Upon her return to the Navy, the new Mrs. Driscoll was given a new assignment: the Japanese encipherment codes, known as the “Red Book” (thus named because the Navy’s stolen copy was housed in a red binder). As early as the mid-1920s, the United States was aware of–and opposed to–Japanese expansion in the Pacific, and set out to preemptively break the code the Empire of Japan used to send military and diplomatic communications. The Red Book contained 97,336 entries, each made up of a five-digit number, an expression in Roman letters, and a three-character Kana group. Driscoll produced the first full key to the Red Book in 1926, and her key remained in effect for several weeks, until several others were added on to expand it, leading to four keys being in use by 1930. By 1931, however, the Japanese had transitioned to a new code, known as the “Blue Book,” which Driscoll and her team worked on for almost two years. Once the Blue Book had been solved, it was used to decode Japanese messages giving the top speed of a Nagato battle cruiser–in response, the Navy increased the maximum speed of its Carolina-class cruiser to exceed that of the Japanese Nagato. This information was considered valuable enough to justify the entire cryptological section’s peacetime budget.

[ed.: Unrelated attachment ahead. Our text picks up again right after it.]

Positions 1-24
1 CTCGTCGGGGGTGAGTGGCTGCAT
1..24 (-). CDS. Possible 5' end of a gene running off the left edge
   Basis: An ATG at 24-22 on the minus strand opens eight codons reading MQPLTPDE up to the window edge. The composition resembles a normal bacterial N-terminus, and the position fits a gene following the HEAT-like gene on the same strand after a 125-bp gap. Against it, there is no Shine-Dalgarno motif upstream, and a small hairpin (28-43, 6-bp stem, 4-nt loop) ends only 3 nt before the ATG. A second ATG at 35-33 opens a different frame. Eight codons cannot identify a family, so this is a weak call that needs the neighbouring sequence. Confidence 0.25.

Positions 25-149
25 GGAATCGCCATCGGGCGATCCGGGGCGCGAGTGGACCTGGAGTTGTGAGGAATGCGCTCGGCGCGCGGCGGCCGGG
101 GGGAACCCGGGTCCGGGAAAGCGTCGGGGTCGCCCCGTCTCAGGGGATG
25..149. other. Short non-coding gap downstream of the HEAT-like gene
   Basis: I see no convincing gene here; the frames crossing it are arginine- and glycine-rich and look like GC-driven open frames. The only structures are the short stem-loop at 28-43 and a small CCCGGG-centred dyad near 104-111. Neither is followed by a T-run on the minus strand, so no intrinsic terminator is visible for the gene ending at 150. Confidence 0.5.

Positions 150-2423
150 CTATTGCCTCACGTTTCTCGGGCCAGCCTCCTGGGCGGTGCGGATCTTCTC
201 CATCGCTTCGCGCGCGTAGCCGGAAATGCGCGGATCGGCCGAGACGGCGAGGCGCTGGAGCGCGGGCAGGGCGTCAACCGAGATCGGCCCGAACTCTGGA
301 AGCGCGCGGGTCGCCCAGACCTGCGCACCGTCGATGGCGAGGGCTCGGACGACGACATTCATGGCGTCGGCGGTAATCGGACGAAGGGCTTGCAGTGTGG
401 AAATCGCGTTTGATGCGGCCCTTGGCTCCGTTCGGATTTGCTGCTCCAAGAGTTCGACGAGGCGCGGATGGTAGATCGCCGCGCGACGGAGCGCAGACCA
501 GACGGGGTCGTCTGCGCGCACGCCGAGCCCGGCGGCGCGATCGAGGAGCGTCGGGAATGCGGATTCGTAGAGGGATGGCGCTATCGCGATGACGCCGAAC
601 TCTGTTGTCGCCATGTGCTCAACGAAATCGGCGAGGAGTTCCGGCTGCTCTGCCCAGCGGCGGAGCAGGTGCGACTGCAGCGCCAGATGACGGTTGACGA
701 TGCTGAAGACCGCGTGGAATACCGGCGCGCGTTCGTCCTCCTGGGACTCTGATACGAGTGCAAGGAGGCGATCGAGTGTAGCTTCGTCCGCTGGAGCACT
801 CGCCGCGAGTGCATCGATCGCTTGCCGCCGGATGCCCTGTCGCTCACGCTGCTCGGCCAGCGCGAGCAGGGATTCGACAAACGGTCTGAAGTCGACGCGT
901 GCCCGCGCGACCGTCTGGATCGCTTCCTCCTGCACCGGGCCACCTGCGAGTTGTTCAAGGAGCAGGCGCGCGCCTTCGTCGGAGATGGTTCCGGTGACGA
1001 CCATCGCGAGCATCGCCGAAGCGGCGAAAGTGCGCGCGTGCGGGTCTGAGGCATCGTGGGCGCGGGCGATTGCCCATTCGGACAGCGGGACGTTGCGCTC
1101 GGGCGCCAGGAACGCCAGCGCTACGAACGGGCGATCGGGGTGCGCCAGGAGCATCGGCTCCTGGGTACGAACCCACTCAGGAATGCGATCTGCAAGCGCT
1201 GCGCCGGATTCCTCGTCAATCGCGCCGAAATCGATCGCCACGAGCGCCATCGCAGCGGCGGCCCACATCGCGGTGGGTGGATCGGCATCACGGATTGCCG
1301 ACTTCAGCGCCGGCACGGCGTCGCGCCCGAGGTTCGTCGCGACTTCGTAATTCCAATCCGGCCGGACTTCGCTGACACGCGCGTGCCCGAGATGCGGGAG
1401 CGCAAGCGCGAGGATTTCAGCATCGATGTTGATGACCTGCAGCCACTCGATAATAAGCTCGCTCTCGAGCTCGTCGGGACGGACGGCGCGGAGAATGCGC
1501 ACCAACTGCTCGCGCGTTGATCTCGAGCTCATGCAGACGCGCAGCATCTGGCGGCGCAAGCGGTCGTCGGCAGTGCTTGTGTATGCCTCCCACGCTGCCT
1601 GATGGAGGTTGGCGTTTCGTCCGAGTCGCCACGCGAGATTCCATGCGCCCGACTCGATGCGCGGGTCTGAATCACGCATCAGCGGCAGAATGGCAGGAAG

In October of 1937, Driscoll was severely injured in an automobile accident, from which she sustained severe facial injuries, as well as a broken arm and leg. Her recovery took the better part of a year, causing her to exhaust her sick leave, and to take over 170 days of unpaid leave. She only returned to work full-time in September of the following year–and due to a badly set leg, she would walk with a cane for the rest of her life.
Leading up to the United States’ entry into World War II, Driscoll worked on solving a Japanese system known as JN-25, a descendant of the Red- and Blue Book codes. Progress was slow, however, and in the months leading up to the attack on Pearl Harbor, Driscoll and her team were assigned to a different project: the “German Naval System,” better known as Enigma–a project that was deemed more urgent than JN-25. Driscoll’s team of five was able to produce a limited solution for Enigma, although it would ultimately be a team of Polish, French, and English cryptanalysts that would solve it.